I'm glad I continued reading, though, because The Secret Adversary turned out to be a lot of fun. While I've seen the book referred to as a detective novel and as a mystery, now that I've read it I consider it more of a thriller.

Sunday, April 22, 2012

Gosick: The Novel, Vol. 1 (book) story by Kazuki Sakuraba, illustrations by Hinata Takeda

This was one of my library checkouts, and it's an excellent example of why interlibrary lending is a Good Thing, so I'll take this opportunity to sing the praises of ILL.

This book has been out of print for some time. In the Amazon Marketplace, people are trying to sell used copies of it for $47+ and new copies for $84+. On Alibris, people are trying to sell used copies for $47+ and new copies for $117+. This wasn't available from my own library, but I was able to check it out via ILL. My 1-month checkout cost me $0.

Since I refuse to devote all my entertainment dollars to any one thing, I would not have read this book if I couldn't have gotten it from the library. Plus, since it's not exactly the best book ever, I would have been more than a little upset if I had spent $47+ on it. Libraries let you try out books that you may or may not enjoy, that may be in print or out of print. Most bookstores only give you what's in print. Used bookstores aren't guaranteed to have what you're looking for. Even if you broaden your search to what's online, you'll only get what you can afford to pay for. Libraries are for everyone to enjoy, no matter what you, personally, can afford to pay. If your library offers ILL, I encourage you to take advantage of it. Your local library may not have what you want, but another library might.

Okay, enough about ILL and libraries. Now, on to the book itself!

Synopsis:

[I forgot to write down what year this took place, but the anime took place sometime during 1924 or 1925.] Kujo is a transfer student at the prestigious Saint Marguerite Academy in the country of Sauville. Most of his classmates avoid him and whisper about him, because of superstitions they've attached to him, but he does have a couple friends: Avril Bradley, a lover of ghost stories, and Victorique, a beautiful, brilliant, and reclusive girl.

After Victorique solves a mystery involving the murder of an old fortune teller, Kujo is incensed to learn that Grevil de Blois, the detective in charge of the case, grabbed all the credit for himself. In order to keep Kujo from telling everyone who truly solved the case, Grevil invites Kujo and Victorique to spend time on the fortune teller's yacht, which Grevil was given as a gift.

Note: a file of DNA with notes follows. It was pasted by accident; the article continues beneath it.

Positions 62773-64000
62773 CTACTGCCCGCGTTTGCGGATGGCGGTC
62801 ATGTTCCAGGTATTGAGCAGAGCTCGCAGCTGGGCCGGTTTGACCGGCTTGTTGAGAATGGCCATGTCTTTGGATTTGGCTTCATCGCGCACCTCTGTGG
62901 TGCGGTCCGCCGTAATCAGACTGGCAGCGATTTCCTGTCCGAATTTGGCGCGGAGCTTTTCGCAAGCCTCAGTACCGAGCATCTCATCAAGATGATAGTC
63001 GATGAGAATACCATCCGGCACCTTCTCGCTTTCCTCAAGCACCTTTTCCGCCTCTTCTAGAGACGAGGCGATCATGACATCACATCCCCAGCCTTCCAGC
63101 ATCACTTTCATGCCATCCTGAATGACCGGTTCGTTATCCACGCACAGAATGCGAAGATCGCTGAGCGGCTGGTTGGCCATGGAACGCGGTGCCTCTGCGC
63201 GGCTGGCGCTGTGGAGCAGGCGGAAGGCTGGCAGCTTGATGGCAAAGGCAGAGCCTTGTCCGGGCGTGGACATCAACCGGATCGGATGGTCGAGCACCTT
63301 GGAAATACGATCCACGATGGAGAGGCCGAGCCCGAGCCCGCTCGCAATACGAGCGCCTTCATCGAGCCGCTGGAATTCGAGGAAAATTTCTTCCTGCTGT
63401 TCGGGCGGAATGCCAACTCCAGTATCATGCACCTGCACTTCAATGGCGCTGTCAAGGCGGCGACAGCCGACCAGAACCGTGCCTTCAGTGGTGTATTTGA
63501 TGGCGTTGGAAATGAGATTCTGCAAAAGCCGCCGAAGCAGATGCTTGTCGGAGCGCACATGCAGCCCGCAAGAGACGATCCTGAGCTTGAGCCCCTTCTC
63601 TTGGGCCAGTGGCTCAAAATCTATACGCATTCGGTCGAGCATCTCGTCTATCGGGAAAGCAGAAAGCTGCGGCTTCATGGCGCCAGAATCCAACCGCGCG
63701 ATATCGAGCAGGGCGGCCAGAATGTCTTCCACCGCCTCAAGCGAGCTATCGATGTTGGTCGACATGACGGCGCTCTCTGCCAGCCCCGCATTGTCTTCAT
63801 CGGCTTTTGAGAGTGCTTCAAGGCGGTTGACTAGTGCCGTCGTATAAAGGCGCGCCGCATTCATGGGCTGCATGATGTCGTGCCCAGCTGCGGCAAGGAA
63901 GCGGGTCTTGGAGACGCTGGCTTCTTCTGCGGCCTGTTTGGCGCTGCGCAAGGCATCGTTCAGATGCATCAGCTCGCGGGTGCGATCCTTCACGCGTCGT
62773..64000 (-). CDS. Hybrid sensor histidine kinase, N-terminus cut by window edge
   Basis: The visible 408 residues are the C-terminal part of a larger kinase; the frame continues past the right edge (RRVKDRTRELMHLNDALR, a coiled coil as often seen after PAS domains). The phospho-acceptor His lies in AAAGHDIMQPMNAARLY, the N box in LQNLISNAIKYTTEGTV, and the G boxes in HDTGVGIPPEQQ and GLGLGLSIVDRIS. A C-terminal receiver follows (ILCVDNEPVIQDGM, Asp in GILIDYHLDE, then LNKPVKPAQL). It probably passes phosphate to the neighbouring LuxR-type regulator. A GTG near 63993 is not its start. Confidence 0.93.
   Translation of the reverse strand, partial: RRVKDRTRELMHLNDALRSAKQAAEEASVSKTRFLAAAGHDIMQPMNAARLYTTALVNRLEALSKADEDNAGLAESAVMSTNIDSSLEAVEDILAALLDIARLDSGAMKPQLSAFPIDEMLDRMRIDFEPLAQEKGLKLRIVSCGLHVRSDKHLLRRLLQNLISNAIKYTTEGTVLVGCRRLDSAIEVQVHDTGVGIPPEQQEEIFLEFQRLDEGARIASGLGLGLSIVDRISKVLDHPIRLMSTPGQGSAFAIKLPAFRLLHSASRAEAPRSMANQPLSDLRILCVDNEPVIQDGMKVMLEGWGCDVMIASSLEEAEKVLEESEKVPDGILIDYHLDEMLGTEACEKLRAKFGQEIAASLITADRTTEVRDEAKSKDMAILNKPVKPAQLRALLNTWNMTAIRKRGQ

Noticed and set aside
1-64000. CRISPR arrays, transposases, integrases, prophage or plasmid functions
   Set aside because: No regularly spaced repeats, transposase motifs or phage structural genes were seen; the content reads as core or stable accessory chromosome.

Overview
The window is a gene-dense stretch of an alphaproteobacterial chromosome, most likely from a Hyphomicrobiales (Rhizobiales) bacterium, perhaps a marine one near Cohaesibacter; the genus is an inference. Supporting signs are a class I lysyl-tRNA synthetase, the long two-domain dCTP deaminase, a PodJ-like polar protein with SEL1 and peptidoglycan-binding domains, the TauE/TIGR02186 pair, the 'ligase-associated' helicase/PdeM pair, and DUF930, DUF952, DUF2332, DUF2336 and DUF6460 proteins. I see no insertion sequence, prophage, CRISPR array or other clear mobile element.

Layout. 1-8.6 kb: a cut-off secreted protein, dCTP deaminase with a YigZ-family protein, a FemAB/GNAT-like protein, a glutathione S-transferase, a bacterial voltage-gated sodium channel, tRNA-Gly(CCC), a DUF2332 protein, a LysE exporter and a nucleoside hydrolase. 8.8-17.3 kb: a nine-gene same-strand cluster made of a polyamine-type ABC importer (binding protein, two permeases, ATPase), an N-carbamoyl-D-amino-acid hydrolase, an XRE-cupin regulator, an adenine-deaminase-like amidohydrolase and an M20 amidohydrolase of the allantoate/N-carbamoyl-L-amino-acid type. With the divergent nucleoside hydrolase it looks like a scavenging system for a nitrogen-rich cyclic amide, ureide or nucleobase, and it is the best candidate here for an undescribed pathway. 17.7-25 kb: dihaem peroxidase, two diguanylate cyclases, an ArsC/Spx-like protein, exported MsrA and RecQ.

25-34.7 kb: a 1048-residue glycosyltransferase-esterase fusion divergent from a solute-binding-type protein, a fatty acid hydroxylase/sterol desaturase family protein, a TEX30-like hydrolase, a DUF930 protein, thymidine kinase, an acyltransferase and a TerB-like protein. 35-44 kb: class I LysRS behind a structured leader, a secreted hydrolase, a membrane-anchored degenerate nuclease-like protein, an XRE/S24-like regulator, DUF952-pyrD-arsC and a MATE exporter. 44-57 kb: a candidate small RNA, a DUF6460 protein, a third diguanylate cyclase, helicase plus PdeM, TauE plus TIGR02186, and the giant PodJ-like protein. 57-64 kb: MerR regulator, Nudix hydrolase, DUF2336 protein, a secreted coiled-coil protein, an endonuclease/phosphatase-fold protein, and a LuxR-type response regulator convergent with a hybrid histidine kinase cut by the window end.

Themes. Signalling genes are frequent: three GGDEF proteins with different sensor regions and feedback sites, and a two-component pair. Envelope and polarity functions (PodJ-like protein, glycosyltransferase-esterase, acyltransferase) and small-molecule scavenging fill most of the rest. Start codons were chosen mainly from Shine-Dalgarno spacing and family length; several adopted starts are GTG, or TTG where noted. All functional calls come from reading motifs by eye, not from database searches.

At the yacht, Kujo and Victorique find an invitation for dinner on a cruise ship that was addressed to Roxanne, the fortune teller who was murdered, and they opt to go in her place. Unfortunately, their time on the cruise ship turns out to be more dangerous than either of them expected. The ship is booby-trapped, and there's no way to call for help or leave. Almost everyone on the ship turns out to have been involved in a similar incident. Ten years ago, they trapped a group of children on a ship and arranged things so that most of the children died. Now, 10 years later, it seems as though one of those children has decided to get revenge. Somehow Victorique and Kujo have to survive and make it to safety, despite the possibility that someone among them may be a killer.

Review:

I have read very few light novels that I'd recommend to someone who hadn't already seen the anime adaptations or who wasn't interested in anime/manga. Sadly, I can't add Gosick to my short list.

Fairest (audio book) by Gail Carson Levine, read and sung by Sarah Naughton and the Full Cast family

This was one of my library checkouts.

Synopsis:

Aza has spent her whole life painfully aware that she is not beautiful. Although her adoptive family loves her as she is, Aza is still hurt by those who call her ugly or who refuse to have someone who looks like her serve them at her family's inn. Her skin is milk white, her blushes are blotchy, her lips are blood-red, and she is overly tall. Her best features are her eyes and her magnificent voice. In the kingdom of Ayortha, having a fine singing voice is no small thing - just about anything can cause a person to break into song, and all events incorporate singing.

When the king announces that he will marry a commoner from outside Ayortha, Aza gets a chance to accompany a duchess to court. When the new queen learns of Aza's illusing ability (Aza can not only imitate sounds and voices, she can throw her voice), she threatens to throw Aza and her family in prison if she does not illuse for her. The new queen's own voice is not good, and she doesn't want anyone to find out.

The situation grows even worse when the king is hurt. The new queen rules in his place and does a terrible job of it, so terrible that her subjects whisper of rebellion. The one bright spot in Aza's life is her growing love for Prince Ijori, but what will happen once Aza's deception is uncovered?

Review:

Although I remember seeing and being interested in the print version of the book, I ultimately passed it by after flipping through it and noticing all the song lyrics. I am not a fan of song lyrics in novels at all. Since I can't imagine the lyrics put to music, song lyrics in novels tend to strike me as flat and cheesy.